The most important point I made, however, was in response to some folks who criticized the inclusion of people whose views they oppose. Here was my response:. Postscript II : The debate over the contents and its contributors has continued, so I made the following observation on one of the Facebook threads:. In New York, our very own "Democratic Socialist," Alexandria Ocasio-Cortez , has been a vocal proponent of a so-called "Green" New Deal , aimed at solving the problem of "climate change" with massive government intervention.
I replied to a Facebook question on the issue, and will share what I said with Notablog readers:. I think there are two very real issues that need to be examined with this climate change question. Let us assume that every point by those who argue for the validity of climate change is correct. With regard to pollution issues, why assume that the government has any more "knowledge" in resolving the issues than actors in a competitive market system in which there are different players acting on their differential "know how" of the market for clean energy?
Central planning didn't work for any other issue, so why assume it will do anything but shift billions of dollars in taxpayer money to industries created or favored by a government-sanctioned scientific and technological elite? Typically, the only "products" that governments have been been good at "creating", in league with scientific and technological elites, are weapons of mass destruction.
And secondly, folks who advocate stronger government involvement in this area should focus on the so-called " tragedy of the commons " which has been a principal cause of much pollution and the need to allow courts to take on class action suits against corporate polluters many of them already politically-privileged monopoly energy utilities.
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To simply hand over billions of dollars of taxpayer money to favored industries allegedly committed to resolving the problems caused by climate change is to think that, somehow, government will change its stripes and not be what it has always been: a dispenser of privilege to those who are most adept at grabbing and using political power. That's what happened with the New Deal which was based on the corporativist model of "War Collectivism" from World War I and was praised by Benito Mussolini for its fascistic character ; why will it be any different with a "Green" New Deal?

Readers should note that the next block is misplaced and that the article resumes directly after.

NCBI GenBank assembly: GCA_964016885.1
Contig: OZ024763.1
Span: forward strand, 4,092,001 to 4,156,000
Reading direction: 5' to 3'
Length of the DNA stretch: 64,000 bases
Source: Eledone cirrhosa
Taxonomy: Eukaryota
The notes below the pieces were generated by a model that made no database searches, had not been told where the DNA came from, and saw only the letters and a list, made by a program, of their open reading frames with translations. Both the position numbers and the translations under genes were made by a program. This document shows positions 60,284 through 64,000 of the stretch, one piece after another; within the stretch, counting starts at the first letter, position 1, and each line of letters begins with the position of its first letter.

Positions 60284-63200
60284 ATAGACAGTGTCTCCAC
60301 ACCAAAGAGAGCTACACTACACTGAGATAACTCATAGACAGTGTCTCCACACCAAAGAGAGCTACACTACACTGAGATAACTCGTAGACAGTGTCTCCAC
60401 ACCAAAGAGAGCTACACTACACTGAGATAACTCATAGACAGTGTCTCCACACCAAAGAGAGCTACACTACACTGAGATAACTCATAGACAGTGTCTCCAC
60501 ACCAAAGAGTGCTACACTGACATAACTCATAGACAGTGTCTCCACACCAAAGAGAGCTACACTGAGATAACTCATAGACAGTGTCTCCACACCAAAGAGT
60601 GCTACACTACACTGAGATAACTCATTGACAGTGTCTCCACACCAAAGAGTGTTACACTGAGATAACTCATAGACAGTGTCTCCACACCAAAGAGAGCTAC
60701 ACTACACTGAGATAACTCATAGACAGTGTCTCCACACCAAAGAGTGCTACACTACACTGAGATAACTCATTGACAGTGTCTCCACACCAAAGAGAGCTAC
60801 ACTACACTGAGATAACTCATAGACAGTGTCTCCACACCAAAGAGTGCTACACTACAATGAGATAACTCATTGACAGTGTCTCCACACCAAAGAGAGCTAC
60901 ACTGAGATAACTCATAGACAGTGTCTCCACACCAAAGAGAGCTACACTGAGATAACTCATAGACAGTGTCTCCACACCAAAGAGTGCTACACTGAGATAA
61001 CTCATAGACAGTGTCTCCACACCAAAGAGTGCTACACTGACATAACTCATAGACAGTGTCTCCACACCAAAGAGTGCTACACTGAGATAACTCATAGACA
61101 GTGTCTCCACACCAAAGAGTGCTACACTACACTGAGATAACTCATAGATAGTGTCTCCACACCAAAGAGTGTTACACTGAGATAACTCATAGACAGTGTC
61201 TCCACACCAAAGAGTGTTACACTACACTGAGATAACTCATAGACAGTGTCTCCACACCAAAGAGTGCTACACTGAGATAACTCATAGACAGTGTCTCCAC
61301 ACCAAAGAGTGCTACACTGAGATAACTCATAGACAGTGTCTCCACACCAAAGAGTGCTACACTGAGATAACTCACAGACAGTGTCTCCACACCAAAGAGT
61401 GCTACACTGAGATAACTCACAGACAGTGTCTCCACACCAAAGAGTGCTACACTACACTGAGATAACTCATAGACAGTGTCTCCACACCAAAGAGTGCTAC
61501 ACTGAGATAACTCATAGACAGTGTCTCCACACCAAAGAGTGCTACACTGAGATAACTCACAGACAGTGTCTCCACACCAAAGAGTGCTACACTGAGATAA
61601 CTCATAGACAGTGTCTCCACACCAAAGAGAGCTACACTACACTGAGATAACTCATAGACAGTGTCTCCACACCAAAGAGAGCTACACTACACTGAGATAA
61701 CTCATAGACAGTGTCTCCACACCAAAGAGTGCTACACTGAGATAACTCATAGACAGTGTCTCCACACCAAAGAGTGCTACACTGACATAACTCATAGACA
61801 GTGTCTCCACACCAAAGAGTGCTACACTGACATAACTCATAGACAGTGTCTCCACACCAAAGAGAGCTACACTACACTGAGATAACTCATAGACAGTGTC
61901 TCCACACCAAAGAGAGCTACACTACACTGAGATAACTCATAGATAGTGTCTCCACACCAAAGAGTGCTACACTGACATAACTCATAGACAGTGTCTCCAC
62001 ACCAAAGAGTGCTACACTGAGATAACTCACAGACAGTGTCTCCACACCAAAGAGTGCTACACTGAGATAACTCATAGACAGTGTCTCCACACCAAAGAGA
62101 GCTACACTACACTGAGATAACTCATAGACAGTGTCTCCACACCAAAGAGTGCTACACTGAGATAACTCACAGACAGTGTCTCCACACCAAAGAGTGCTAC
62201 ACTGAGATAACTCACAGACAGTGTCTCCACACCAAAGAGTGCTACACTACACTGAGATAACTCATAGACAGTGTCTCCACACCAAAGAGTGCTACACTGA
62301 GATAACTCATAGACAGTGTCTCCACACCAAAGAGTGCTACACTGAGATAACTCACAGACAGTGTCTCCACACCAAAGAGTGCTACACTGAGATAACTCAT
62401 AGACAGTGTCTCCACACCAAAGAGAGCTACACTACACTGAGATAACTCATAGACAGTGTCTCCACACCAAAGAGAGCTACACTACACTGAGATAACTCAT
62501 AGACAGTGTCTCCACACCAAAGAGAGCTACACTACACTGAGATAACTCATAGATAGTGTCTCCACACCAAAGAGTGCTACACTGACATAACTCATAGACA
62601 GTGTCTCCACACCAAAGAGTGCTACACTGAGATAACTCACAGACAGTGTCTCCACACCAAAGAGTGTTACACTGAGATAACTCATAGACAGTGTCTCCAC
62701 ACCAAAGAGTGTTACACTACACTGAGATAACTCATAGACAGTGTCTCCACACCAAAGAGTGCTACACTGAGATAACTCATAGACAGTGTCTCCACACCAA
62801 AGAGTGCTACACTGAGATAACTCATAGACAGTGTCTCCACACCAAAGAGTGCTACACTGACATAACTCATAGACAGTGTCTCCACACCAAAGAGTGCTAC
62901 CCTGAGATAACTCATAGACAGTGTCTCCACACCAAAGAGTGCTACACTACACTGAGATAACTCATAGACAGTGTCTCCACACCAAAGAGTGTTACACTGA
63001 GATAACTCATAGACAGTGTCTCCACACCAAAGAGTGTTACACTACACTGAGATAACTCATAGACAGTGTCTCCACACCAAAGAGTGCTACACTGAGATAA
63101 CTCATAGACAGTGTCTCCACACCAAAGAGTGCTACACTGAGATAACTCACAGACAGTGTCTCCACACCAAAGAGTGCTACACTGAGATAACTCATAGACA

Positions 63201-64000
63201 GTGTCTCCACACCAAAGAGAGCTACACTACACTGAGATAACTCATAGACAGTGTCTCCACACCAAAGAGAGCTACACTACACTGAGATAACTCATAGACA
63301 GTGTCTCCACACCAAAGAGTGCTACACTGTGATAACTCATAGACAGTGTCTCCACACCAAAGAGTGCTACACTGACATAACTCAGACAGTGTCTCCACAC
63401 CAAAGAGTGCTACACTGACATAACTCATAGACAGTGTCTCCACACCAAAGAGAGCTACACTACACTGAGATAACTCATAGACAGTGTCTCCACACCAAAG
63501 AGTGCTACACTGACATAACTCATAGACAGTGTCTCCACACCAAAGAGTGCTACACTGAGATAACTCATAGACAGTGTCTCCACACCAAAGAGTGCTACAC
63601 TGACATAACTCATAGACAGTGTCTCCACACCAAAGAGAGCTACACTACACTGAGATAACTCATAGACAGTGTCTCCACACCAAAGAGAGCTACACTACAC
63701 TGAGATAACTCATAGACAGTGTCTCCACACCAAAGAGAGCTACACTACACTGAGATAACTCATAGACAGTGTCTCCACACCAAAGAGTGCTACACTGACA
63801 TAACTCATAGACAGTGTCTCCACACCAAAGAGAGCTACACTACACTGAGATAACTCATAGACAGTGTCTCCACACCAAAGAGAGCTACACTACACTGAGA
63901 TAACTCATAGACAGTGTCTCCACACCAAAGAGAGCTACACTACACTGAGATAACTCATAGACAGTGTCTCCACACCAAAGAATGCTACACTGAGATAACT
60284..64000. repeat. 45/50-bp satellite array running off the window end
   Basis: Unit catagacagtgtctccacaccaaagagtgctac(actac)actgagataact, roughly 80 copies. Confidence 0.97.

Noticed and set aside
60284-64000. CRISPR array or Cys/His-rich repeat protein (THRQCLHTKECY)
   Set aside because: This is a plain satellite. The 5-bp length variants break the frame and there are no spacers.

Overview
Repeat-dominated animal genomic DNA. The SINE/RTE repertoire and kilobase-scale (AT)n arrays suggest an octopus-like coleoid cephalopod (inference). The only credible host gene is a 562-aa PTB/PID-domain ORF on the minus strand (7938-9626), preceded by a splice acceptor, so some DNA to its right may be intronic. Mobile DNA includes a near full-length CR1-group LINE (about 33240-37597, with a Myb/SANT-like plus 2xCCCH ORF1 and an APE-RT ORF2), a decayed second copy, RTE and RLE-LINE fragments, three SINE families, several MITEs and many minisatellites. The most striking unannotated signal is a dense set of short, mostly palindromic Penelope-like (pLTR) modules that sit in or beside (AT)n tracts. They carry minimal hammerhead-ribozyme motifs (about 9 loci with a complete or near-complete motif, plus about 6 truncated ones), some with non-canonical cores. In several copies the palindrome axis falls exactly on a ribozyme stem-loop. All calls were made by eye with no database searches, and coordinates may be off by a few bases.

With regard to the view that "government has only been good at 'creating' weapons of mass destruction," one reader asked: "What about the space program, interstate highway system, NIH. I responded:. It is very good at socializing the costs for building large projects that are typically related to 'national defense': typically, it takes market actors to take these projects and to develop them for the benefit of consumers.
And with regard to the issue of fossil fuels and oil, it has had a primary role in developing a foreign policy of war and interventionism to benefit Big Oil, whether it has been in propping up "friendly" autocratic regimes, like that in Saudi Arabia , or in benefiting ARAMCO, with which Exxon-Mobil has always been intimately involved. I added the following point when a reader proposed that a government, freed of corporate power, could act in the public interest:. But in my view, the government will always be captive to corporate power.
On this point, I think Hayek was right when he said that the more politics comes to dominate economic and social life, the more political power will be the only power worth havingwhich is why those most adept at using political power get the most privileges. Which is "why the worst get on top. Talk about an article of faith: Why would you put faith in a single institution the state to come up with the necessary knowledge which is not simply "data" but both articulated and tacit, and tied to differential contexts to introduce a whole "Green New Deal" that would cost trillions of dollars and benefit specific industries?